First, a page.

:: Deaf progressivism | There is not only a D in Deaf but in Diverse ::

There is not only a D in Deaf but in Diverse

Continued from Ask NAD President to resign for WHAT? vlog, Barb DiGi wants to share what she has discovered relating to the use of hearing loss by NAD and how NAD describes subgroups of the deaf. Also she mentions about Bobbie Beth Scoggin’s outstanding qualitifications as a president not only because she is a woman or she is a deaf of deaf or whatever but because she has this dynamic energy and effort to promote unity among deaf community members as evident in publications and NAD magazines.

As mentioned about how Bobbie Beth Scoggins responded to questions by hearing parents or individuals who became deaf in the PBS interview , I don’t think anyone could have done a better job. Although she did mention the word hearing loss, it was used to describe, (like what Teri Sentelle said) not necessarily to label, a deaf person. Take this for example: I lost most of my hearing in my left ear and some in my right in Desert Storm and have learned ASL because of this. It came from a hearing person who all of sudden lost, yes lost, his hearing. We just need to realize that the term hearing loss and hearing disabilities apply to these kind of individuals and to describe their status. It doesn’t necessarily mean it applies to all of us deaf people.

From NAD website:

Dr. Bobbie Beth Scoggins graduated from Texas School for the Deaf, attended Gallaudet then transferred to California State University at Northridge for her Masters and obtained her doctoral degree at Pepperdine University. She served as administrator of a drug and alcohol recovery center before relocating to become the Executive Director of the Kentucky Commission on the Deaf and Hard of Hearing www.kcdhh.ky.gov.

Bobbie Beth Scoggins resides in Frankfort, Kentucky where she is the Executive Director of the Kentucky Commission on the Deaf and Hard of Hearing. Scoggins attended Pepperdine University where she received a Doctor of Education degree in Institutional Management. She earned a Masters in Administration and Supervision and a BA in Psychology at California State University at Northridge.

Dr. Scoggins served as President of the USA Deaf Sports Federation from 1998 to 2005 and is admired nationwide for her career as an actress. Along with her business success, she has been recognized by many professional and philanthropic organizations for her achievements.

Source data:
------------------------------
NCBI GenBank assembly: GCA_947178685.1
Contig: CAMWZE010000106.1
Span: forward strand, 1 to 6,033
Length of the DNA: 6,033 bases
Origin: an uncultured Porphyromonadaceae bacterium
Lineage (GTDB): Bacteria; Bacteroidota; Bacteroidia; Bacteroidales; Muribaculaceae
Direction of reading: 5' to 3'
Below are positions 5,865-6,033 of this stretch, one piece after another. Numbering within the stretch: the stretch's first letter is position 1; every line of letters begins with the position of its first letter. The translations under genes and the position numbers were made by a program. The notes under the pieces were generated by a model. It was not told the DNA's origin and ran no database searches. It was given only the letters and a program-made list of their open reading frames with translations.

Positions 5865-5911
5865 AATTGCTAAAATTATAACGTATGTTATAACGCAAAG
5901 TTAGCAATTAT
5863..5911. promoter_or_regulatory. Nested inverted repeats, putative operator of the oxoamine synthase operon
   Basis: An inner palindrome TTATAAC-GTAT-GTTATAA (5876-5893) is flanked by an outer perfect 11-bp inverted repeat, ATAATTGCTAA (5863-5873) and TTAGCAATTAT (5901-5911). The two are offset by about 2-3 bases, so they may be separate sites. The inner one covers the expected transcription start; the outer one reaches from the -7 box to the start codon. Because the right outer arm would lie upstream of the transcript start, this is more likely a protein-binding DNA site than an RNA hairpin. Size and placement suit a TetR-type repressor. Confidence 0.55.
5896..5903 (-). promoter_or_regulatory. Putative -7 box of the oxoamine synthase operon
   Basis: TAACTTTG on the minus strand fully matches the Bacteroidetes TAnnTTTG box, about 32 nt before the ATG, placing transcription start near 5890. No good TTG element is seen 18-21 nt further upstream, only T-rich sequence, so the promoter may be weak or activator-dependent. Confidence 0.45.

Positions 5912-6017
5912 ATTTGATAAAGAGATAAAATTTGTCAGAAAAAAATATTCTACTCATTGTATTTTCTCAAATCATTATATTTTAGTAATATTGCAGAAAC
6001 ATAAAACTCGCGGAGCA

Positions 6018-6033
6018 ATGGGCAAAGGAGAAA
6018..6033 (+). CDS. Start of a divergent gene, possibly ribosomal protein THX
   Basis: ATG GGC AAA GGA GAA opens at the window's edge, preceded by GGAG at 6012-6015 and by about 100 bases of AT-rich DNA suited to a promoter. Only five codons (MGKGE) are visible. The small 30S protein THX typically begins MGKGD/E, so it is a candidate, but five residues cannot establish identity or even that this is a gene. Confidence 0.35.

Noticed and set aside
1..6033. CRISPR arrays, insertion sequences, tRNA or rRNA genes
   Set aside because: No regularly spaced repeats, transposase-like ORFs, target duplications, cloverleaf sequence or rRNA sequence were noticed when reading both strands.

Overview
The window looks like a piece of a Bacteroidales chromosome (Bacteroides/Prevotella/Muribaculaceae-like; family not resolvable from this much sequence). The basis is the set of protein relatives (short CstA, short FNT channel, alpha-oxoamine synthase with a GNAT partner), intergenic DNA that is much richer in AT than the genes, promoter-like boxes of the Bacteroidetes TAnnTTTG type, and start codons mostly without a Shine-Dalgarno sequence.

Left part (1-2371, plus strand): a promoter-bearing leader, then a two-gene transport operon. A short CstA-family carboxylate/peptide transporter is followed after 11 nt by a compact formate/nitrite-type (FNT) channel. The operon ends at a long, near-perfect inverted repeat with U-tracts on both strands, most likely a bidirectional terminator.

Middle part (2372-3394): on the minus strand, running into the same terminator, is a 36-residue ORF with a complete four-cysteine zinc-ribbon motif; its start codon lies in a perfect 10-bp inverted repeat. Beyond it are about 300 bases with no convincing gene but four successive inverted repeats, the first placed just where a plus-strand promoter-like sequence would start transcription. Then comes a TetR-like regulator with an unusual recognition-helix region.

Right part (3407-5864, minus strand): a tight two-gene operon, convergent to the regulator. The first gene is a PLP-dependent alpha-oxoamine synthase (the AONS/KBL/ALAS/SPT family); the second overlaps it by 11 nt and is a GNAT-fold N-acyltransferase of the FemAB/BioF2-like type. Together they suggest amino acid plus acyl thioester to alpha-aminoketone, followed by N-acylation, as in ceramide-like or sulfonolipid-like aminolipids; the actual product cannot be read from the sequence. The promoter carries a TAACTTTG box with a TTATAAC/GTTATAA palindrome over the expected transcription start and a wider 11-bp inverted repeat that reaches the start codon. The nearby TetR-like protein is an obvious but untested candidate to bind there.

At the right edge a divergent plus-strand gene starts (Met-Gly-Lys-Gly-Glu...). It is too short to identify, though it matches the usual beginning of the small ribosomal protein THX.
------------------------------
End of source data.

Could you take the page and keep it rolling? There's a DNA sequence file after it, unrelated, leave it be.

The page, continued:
She has received many awards from organizations for which she served, but one of her most recent accomplishments was to carry the Olympic flame representing the deaf and hard of hearing community for the 2004 Olympic Games. She served as NAD Region II representative before her election to NAD President in 2006.

So come on, give her a huge credit for her incredible dedication! If you still don’t find this satisfying for a leader, then I don’t know what is. For her to be a deaf of deaf welcoming deaf because he or she is a deaf of deaf is ridiculous and way out of line. I know for a fact that she interacts with deaf of hearing, oralists, and what-nots. For a leader to exclude someone because of that person’s different background, I frankly don’t think NAD will tolerate this in a leader. We just need to stop with this bashing mentality. Bobbie Beth Scoggins is indeed an eloquent leader and deserves to be respected.

As for diversity issues relating to how NAD should describe a particular individual in a deaf community, please check out LaRonda’s blog :

We are such a diverse “deaf community.”



Deaf Mute

hard of hearing

pre-lingually deaf

post-lingually deaf

“early” late-deafened

late-deafened adults

deafened suddenly

people with progressive hearing loss

adults with age-related hearing loss

deaf with Usher’s Syndrome


deaf with special needs

CI Users

Oral deaf

ASL users

Cued Speech users

SEE users

Deaf of Deaf families

Deaf of Hearing families

Deaf with Deaf children

Deaf with Hearing children

attendees/graduates of deaf residential schools

attendees/graduates of mainstream schools

attendees/graduates of oral school programs


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